The DOH’s approval of the Cepheid test kit brings us closer to nationwide mass testing, but there’s still so much to do.
The Food and Drug Administration (FDA), under the Department of Health, has approved three new testing kits for commercial use in the Philippines in a statement released on Thursday, March 26. Coming to a total of 15 FDA recognized COVID-19 test kits in the country, the announcement’s significant point is the approval of the Cepheid testing kit.
The situation now
Current testing methods available in the country’s system can achieve diagnostic results in around 48 hours, as well as being only done in select hospitals in the country. At the start of the outbreak, only the Research Institute for Tropical Medicine (RITM) in Muntinlupa was the only testing site for diagnosis, meaning all samples were sent to just this one site. But since the rapid spread of the virus, other hospitals and clinics have been approved as testing sites including San Lazaro Hospital (Manila), Baguio General Hospital and Medical Center (Benguet), Vicente Sotto Memorial Medical Center (Cebu), and Southern Philippines Medical Center (Davao)–but still a very limited number of test sites compared to the number of PUIs.
The Cepheid testing kit remedies both issues in time and limited test sites with its approval. With this new test kit, the lead time is greatly reduced by only needing less than an hour to yield results, currently the fastest test for diagnosing the virus. This means a faster turnover for PUIs and more accurate estimates on the virus’ rate of spreading. Another advantage of the Cepheid kit is its use of Gene Xpert, the same machine used for TB testing, a tool that is already in many medical facilities nationwide. This means that no new equipment will have to be incurred for hospitals and clinics to implement this new testing kit and diagnosis won’t be constrained to a few test sites. This makes mass testing for the virus a greater possibility in the country.
With all the benefits that come with the approval of the Cepheid kit, it also comes with a new set of hurdles. The approval of Cepheid doesn’t mean the Philippines will have immediate access to the kits. Produced in the US, the limited number of kits produced poses a supply problem as the US is also buying the kit’s cartridges for their own testing. Price is also an issue in acquiring a bulk of Cepheid’s COVID-19 cartridges, priced at an estimate $20 per cartridge compared to the estimate price of TB cartridges at $10. These prices don’t even account for shipping and other costs that will be added on when the kit reaches the Philippines. Without additional monetary support or intervention, it may reach months until the government will have access to enough Cepheid cartridges to properly implement nationwide mass testing.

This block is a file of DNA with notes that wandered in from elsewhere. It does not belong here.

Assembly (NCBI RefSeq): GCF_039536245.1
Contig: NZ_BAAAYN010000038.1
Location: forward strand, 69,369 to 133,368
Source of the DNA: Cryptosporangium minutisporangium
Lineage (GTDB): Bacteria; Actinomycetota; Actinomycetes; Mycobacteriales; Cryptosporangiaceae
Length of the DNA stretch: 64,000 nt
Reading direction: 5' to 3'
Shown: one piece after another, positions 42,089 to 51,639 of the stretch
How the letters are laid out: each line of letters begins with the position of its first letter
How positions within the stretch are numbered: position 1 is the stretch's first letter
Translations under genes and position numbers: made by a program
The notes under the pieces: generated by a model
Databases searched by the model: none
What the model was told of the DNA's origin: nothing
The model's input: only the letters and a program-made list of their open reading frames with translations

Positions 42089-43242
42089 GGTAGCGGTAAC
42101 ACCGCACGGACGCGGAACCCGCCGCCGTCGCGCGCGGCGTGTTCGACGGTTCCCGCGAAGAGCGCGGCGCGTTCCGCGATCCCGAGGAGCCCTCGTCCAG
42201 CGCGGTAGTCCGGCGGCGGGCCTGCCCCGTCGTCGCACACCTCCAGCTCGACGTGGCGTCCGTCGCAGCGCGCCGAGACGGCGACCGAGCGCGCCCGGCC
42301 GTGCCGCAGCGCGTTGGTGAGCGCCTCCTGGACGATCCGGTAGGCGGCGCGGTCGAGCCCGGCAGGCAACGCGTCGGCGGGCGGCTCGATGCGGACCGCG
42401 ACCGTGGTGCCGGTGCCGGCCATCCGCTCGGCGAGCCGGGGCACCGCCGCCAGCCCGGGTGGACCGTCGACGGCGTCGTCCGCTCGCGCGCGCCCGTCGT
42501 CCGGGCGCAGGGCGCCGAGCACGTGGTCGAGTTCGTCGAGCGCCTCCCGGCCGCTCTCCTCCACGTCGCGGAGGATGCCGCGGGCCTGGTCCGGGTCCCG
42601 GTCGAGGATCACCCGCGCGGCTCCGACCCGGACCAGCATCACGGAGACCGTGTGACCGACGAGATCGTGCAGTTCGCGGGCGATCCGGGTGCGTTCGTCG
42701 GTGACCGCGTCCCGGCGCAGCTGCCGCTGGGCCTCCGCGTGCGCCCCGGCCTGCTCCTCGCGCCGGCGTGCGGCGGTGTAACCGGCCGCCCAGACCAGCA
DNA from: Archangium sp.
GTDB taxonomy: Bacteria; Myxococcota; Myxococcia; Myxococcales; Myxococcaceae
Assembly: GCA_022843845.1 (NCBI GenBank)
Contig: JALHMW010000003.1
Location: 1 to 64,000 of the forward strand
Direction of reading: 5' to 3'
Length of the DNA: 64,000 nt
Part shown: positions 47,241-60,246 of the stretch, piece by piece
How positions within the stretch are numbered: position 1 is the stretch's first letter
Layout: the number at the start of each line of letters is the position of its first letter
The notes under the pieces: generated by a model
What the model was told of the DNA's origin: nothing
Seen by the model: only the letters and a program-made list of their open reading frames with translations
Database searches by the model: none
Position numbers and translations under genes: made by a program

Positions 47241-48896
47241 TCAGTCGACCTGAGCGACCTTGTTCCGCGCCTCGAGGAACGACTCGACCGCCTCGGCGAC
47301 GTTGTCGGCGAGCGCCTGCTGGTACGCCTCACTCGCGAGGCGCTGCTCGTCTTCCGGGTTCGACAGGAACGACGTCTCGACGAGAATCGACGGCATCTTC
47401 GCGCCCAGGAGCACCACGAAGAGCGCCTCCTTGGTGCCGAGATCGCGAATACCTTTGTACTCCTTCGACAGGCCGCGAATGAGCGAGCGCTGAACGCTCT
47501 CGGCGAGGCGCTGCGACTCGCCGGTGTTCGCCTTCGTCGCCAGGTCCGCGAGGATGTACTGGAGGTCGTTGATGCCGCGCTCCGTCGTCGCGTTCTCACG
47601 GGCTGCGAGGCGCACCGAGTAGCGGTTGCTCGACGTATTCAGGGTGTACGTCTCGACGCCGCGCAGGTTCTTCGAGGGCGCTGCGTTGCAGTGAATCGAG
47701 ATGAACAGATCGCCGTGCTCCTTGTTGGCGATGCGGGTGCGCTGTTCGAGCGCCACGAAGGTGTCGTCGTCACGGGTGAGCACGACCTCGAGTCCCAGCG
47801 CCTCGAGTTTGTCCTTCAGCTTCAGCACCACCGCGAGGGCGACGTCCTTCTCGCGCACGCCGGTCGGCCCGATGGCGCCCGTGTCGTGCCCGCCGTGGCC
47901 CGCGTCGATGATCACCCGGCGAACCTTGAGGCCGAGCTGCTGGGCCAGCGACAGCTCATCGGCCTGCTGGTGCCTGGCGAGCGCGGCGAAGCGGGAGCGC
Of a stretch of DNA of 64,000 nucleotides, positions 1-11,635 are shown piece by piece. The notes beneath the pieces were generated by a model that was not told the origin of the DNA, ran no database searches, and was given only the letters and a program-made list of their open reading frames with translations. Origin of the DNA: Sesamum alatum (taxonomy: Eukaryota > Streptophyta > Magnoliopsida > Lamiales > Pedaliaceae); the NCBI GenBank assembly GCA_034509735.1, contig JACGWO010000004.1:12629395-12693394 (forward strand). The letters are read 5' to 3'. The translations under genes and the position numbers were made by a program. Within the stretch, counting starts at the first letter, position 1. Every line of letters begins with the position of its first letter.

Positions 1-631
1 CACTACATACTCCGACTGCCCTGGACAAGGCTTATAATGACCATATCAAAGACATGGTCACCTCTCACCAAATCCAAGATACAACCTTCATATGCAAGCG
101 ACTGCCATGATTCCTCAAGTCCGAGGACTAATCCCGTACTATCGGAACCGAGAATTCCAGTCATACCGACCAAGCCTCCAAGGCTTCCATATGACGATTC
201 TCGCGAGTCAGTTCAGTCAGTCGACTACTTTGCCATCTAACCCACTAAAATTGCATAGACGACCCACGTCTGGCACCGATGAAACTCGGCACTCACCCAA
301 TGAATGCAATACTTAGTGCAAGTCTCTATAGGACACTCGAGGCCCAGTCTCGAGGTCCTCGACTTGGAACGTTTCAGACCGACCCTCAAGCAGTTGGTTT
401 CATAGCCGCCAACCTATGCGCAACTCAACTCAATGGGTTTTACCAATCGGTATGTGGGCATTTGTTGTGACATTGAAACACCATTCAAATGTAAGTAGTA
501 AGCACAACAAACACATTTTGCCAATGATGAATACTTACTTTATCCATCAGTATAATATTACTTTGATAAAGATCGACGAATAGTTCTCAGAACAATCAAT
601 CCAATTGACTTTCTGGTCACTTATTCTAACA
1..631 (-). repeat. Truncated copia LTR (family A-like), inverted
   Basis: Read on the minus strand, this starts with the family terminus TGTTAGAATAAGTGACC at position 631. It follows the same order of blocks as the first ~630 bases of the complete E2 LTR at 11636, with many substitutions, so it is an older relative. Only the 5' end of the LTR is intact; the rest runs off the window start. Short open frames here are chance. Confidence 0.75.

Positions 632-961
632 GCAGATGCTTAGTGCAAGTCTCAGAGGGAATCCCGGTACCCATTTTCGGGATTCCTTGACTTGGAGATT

Alternatively, there are other less costly testing methods available to us. The locally made test kit, GenAmplify, by Dr. Raul Destura and his team at the University of the Philippines Manila-National Institutes of Health (UP-NIH) is our strongest bet in achieving mass testing locally. Though their test kit is still under evaluation by the FDA, which will take around two weeks, Dr. Destura’s team still needs support for research and testing to fully equip the kit for FDA approval and to produce enough test kits to meet the demand from hospitals, at the current rate of production they can only produce around 200 kits a week. This local alternative must be considered as a viable option because over-relying on foreign testing is too expensive and risky. Just recently, the DOH received and allocated 100,000 test kits donated from China. These procured test kits may appear to be faulty with reports from Spain stating that only 30% of the test kits they bought from China properly identified the virus. The same with the Czech Republic with a report that 80% of their China sourced test kits produced erroneous results.
The search for a cure
All of these developments are only addressed in diagnosing the virus in patients. The research into finding a cure or even a vaccine for COVID-19 is still in progress, but the World Health Organisation (WHO) has already started a global initiative into finding a treatment for infected patients. Called the SOLIDARITY trial, the WHO has identified four drugs to test on infected patients to slow or kill the novel coronavirus. Namely, these drugs are: Remdesivir, a compound that shuts down viral replication; Chloroquine and hydroxychloroquine, a drug duo that inhibits a virus from entering and infecting healthy cells; Ritonavir/lopinavir, another combination drug that inhibits the protease of viruses; and Ritonavir/lopinavir and interferon-beta, is a trial that uses the previous drug with added interferon-beta, which is used to regulate inflammation in patients. The nature of the SOLIDARITY trial can change over time as more information is collected from the clinical trials of these drugs. For now, proper detection is what is needed to control the outbreak locally.
How to help now
What all of this boils down to support, we need to give what we can to flatten the curve of the virus within our country. Donating to Dr. Destura’s initiatives can greatly hasten the approval and shipment of the GenAmplify test kits across the country. Purchasing the Cepheid kits for donation can also help in quickly detecting the virus in PUIs. Of course, giving aid to front liners and healthcare workers will also greatly strengthen our plight in controlling the virus.
To support GenAmplify, you can deposit your cash donation to:
The U.P. Medical Foundation, Inc. Bank:
BDO, Bocobo-Pedro Gil Branch
Account No.: 00-353-0094-018
Swift Code: BNORPHMM
For more information on Cepheid test kits, check their website for more information.
For donations to Filipino front liners and healthcare workers, read more here.
Featured image from Cepheid